Mulvane is a quiet 13-3. That's the way the players like it.
Under coach Daniel Myears, the Wildcats have won with small ball, timely hits and smart baserunning. Defense has had a lot to do with it, too.
"We don't have guys that hit the ball out of the yard," Myears said. "We've got guys that hit line drives. We rely on running the bases. We are a pretty quick team. So we try to steal bases when we can."
The Wildcats are confident as they head into the final two series of this season. Since being swept by Andale in an April 4 doubleheader, Mulvane has won nine of its last 10 games.
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The Wildcats are 7-1 against Class 4A regional opponents. Other teams in the regional are Trinity Academy, Rose Hill, Augusta, Wellington, Winfield, Circle and El Dorado.
"Right now we are sitting high enough to where we would be the one seed in our regional," third baseman Gus Strunk said. "All the top teams around here we've either swept them or split with them, besides Andale. I think we will be all right."
The Wildcats have won by playing mistake-free ball, something Myears thinks the team will be able to hang its hat on in the postseason.
"We really pride ourselves on playing good defense," Myears said. "But we learn to survive when errors happen. We focus on doing the little things right, and when bad things happen we pitch and field the next ball."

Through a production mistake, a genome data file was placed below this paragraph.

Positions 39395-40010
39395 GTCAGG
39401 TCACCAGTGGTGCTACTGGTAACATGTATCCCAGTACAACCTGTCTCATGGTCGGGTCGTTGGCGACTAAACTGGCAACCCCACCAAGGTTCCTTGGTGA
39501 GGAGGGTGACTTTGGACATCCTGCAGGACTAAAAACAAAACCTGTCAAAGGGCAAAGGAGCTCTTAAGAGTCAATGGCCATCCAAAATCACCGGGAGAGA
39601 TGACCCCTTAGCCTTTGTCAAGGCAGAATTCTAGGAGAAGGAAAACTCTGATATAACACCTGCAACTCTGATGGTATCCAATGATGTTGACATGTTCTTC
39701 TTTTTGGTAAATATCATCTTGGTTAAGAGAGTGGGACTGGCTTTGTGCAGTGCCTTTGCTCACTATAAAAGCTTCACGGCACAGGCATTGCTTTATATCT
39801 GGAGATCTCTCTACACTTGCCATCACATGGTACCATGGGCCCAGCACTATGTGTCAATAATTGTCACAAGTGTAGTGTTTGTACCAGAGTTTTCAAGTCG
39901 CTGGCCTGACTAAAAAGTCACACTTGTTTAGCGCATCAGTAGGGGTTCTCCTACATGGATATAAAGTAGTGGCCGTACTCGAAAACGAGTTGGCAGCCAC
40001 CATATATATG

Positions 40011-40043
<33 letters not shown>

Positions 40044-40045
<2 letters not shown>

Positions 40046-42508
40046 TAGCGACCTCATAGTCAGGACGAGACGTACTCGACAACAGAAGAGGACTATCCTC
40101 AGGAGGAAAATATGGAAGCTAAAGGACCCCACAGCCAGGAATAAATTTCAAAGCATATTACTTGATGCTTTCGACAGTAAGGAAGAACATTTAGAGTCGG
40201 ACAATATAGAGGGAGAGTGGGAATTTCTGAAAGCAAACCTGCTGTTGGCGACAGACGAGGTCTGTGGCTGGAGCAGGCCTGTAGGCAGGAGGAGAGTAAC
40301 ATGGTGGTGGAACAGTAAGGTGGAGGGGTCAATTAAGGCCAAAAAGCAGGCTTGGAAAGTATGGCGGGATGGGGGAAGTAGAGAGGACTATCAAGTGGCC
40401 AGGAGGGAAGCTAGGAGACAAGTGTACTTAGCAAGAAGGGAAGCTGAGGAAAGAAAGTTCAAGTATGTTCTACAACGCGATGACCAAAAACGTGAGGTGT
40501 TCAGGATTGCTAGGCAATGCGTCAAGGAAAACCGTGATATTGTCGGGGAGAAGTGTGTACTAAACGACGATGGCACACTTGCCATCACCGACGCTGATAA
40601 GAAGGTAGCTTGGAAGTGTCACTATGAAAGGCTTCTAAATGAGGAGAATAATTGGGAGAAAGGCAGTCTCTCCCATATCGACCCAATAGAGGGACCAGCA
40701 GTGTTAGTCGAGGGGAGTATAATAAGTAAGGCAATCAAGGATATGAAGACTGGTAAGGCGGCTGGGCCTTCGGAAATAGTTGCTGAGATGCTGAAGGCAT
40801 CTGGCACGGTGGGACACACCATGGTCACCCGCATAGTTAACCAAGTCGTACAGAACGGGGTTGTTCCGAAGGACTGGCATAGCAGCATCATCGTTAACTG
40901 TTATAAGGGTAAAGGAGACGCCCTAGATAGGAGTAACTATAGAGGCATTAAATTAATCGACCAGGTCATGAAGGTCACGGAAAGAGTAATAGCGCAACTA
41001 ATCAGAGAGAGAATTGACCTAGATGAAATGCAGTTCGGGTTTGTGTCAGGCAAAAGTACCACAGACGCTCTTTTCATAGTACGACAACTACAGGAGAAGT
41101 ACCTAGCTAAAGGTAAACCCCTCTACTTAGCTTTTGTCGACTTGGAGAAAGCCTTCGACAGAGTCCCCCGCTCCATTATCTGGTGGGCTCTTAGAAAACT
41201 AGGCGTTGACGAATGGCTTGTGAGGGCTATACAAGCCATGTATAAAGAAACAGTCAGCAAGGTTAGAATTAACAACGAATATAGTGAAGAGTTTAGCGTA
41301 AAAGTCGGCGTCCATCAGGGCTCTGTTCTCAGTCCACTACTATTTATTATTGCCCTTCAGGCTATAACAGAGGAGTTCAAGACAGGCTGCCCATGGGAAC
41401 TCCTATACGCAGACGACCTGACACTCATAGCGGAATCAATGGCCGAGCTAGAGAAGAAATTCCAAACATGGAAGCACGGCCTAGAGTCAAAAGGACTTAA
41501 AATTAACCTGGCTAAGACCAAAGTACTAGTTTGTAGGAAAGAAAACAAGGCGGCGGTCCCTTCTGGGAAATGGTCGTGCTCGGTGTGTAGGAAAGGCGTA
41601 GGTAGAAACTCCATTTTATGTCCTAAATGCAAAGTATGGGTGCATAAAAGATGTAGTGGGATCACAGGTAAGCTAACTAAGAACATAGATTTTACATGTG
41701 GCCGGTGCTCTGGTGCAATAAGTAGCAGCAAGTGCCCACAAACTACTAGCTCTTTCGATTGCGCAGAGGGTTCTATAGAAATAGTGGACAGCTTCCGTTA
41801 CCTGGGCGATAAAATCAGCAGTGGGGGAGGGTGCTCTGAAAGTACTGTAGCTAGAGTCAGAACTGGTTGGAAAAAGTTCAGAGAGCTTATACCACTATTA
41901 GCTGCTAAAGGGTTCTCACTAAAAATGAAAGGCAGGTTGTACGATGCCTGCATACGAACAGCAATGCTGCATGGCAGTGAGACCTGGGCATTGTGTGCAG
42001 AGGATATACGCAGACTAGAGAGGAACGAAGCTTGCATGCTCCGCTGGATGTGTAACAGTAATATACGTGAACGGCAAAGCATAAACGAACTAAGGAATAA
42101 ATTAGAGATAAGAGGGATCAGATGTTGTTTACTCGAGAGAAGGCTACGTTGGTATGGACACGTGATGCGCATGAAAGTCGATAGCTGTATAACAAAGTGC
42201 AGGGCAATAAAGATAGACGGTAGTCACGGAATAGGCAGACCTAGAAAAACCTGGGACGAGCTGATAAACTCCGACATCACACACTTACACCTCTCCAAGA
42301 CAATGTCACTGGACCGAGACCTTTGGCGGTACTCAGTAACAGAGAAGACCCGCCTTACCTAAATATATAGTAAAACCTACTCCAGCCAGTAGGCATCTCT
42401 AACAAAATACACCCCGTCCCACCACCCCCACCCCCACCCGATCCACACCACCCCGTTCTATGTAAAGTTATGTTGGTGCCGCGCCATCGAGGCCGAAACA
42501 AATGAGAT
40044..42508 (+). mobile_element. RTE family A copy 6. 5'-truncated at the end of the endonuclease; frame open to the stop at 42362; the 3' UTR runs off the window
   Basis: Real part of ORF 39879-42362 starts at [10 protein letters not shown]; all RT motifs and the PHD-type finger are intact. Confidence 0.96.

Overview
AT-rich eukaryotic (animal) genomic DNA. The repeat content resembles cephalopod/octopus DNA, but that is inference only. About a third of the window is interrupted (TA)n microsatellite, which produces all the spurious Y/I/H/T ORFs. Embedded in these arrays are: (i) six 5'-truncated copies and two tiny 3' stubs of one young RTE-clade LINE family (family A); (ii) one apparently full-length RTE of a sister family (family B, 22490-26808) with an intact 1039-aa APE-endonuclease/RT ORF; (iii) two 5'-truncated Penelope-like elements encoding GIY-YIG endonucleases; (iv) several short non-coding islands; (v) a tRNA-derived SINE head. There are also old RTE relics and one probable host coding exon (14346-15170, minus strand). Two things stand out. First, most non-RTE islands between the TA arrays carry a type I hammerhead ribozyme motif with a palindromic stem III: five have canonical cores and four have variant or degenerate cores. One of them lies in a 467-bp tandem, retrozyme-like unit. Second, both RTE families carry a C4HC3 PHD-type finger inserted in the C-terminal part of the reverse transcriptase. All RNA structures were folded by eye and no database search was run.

One wild game _ It's been a rough season for North, but it got a thrilling and much-needed break Friday in a 25-25 game that it won over Garden City in an unusual forfeit.
North lost the opener 15-1 in the first game, then trailed 13-0 in the third inning of Game 2. So Garden City, looking forward to another run-rule victory, inserted backup players who normally wouldn't play.
"I didn't think we would be able to come back," North shortstop Everado Escamilla said. "I thought the game was lost."
North, however, scored 22 runs in the third inning on 12 hits, including three home runs (one a grand slam). There were 28 plate appearances by North batters in a half-inning that lasted 70 minutes.
" (The Garden City coach) was down to about nine or 10 players by then," North coach Kyle Sanders said. "So he left his pitcher out there. He was coaching as you would if you are way ahead of somebody, never dreaming a 22-run inning is about to occur. Suddenly he's behind. Then we are in a close game, and he used everybody up."
Garden City recovered from that disastrous inning, and went on to score a combined 12 runs in the fifth, sixth and seventh to tie the game at 25. Garden City had a man on second in the eighth inning and one out.
"We strike the kid out. He threw a fit and started questioning the ump's calls," Sanders said. "He was ultimately ejected. They had subbed and used all of their kids that they had on their lineup card. When you only have nine, and you get a kid ejected, it's a forfeit."
For North players the win by forfeit was bittersweet.
"I thought we were going to keep battling and go on a few extra innings," North second baseman Fernando Hernandez said. "I was glad that we got the win. I was glad that it was over. But it could have been better if we finished with a hit or something."